Someday, things will line up so that I can go 1-2-3-4-5 at the Somerville Theatre. Or maybe not; it's rare for them to have five-screening days even in the summer. But Sunday was a pretty nice try:
Stubless: The Inhabitants, 9 October 2015 at 9:30pm in the Somerville Theatre Micro-Cinema.
I probably could have slipped Black Mass or Goodnight Mommy in there, but I wanted to watch the last Red Sox game of the season, tributes to fired announcer Don Orsillo and all, on TV. Fortunately, the times lined up, especially since Tramp, Tramp, Tramp is very short. Also, the Somerville Theatre is about a block away from me now, so it was no big issue to head back there for the excellent Sicario and then stick around for the day's only 3D screening of The Martian. Yeah, it was half past midnight when I got out, but I wasn't messing with the t.
Monday... Not so great; I was the only person in the theater for Hell and Back, and it was not good at all. I was, however, temporarily excited to see it was in theater #3. If I saw something in a theater #4 sometime during the week, that'd be 40 points for a large strait or something.
Not to be, though, as the next movie on the week, Thursday's Peace Officer was in theater #9 at the Kendall, where things on their way out tend to be. Not a bad doc, though.
Friday doesn't show up as a double feature, but I wound up catching Goodbye Mr. Loser despite my plans to catch something else before coming back to Davis Square for The Inhabitants, as both of the "something elses" I figured on seeing instead of the Chinese movie were cancelled in order to give it more screens.
Saturday's plans got erased early and I wound up heading out to Fenway Park for the GlobeDocs presentation of Fastball, which wound up being a unique movie-watching experience but not a great one. Still, anything to keep heading out there.
Next week: A lotta noir.
Tramp, Tramp, Tramp
* * * (out of four)
Seen 4 October 2015 in Somerville Theatre #1 (Silents Please!, 35mm)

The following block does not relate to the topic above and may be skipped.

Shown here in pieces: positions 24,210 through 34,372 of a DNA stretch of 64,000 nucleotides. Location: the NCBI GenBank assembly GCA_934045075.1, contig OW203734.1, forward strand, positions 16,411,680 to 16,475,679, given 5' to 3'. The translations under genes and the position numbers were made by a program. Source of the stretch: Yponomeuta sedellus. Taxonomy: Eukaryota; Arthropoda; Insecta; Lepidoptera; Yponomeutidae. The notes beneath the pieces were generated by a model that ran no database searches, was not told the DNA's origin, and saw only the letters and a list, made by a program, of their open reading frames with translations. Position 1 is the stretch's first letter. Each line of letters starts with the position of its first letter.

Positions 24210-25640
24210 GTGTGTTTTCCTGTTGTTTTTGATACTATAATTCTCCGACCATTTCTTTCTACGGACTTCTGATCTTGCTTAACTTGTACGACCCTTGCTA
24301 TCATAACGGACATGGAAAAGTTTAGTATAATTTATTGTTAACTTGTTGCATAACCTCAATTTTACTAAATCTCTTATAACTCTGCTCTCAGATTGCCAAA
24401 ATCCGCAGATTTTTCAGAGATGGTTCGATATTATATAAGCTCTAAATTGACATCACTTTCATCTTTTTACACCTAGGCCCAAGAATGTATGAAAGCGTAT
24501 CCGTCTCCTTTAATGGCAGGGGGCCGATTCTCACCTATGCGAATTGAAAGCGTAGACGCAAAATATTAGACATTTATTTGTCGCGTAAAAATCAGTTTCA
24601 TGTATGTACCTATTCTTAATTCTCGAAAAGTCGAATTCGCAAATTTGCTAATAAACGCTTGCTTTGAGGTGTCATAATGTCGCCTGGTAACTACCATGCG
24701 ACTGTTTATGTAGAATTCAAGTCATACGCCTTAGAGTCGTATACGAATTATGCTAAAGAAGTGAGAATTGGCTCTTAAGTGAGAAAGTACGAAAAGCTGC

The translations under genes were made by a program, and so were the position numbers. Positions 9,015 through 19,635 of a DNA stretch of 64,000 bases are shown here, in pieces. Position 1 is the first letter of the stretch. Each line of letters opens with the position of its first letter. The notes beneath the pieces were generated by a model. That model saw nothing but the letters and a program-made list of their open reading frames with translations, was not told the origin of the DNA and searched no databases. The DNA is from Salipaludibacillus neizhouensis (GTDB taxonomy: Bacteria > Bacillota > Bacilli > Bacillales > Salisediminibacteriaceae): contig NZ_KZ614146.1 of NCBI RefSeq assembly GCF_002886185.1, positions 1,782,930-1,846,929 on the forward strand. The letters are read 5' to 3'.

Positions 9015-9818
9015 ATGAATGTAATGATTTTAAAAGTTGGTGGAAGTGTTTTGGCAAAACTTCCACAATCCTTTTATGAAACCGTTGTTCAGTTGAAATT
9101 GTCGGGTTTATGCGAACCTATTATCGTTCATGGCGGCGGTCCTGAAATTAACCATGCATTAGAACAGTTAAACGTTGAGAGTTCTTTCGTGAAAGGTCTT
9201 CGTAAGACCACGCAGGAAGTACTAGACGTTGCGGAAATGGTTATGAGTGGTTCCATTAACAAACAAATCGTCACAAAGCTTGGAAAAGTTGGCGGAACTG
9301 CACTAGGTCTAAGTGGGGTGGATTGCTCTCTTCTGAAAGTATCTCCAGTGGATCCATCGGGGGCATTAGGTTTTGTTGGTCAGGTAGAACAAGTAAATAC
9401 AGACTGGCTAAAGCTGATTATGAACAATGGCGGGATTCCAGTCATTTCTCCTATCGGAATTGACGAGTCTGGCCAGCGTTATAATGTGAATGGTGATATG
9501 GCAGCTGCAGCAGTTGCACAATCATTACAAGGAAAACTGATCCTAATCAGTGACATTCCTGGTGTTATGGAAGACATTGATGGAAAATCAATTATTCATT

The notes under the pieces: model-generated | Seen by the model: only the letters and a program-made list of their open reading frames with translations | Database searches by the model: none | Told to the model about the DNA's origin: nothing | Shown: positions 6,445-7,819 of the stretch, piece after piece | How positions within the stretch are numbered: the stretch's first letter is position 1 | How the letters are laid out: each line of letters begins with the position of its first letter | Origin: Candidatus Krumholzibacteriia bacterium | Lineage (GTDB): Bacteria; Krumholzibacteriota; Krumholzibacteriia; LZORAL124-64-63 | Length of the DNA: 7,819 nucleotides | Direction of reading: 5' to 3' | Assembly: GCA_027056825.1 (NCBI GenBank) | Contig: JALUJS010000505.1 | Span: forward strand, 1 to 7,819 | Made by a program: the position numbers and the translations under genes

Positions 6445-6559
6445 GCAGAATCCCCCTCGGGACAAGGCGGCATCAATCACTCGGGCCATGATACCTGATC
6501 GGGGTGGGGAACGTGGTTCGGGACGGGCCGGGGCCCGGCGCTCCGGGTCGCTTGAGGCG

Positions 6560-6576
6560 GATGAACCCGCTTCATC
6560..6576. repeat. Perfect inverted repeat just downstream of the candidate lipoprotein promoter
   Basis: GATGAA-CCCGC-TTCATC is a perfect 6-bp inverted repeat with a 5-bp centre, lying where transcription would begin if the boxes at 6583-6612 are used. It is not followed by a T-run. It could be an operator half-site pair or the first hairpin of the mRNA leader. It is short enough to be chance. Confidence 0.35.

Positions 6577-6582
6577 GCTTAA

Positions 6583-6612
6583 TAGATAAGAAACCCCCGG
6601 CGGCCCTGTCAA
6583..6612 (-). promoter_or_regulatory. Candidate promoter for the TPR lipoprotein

The word "Tramp" seems to have gone through half a dozen usages over the course of the twentieth century and would probably be completely out of use in the twenty-first if it didn't rhyme with "stamp" or wasn't so firmly attached to the persona of a certain silent film star. Not this film's star, Harry Langdon, although once you get stop being surprised that this particular silent film does not star Charlie Chaplin, it's quite entertaining.
Here, to "tramp" means to walk, and John Burton (Edwards Davis), chairman of Burton Shoes, aims to promote his brand by sponsoring a cross-country walk - presumably one that will pass the billboards featuring his lovely daughter Betty (Joan Crawford) at every chance. Across town, the one-man shoe shop of Amos Logan (Alec B. Francis) is threatening to lose its mortgage. Son Harry (Langdon) does odd jobs and is besotted with the image of Betty, and when he meets her in the flesh, he's instantly besotted and convinced to sign up for the race. He's already made an enemy out of Nick Kargas (Tom Murray), one of the country's pre-eminent walkers, so it might be even more difficult.
Oddly, the fact that Burton's business is likely what has destroyed the Logans' livelihood barely gets brought up - even in 1926, this would be pretty obvious and it would make sense, but there's not even a moment in the end where, ha-ha, Harry tells the newsreel people interviewing him that he has been wearing shoes his father made instead of Burtons the whole time. On the one hand, this is the exact sort of thing to which a Harry Langdon character would be utterly oblivious; on the other, would his father be so excited by the whole thing? It's really peculiar.
Full review on EFC.
* * * ¾ (out of four)
Seen 4 October 2015 in Somerville Theatre #2 (first-run, DCP)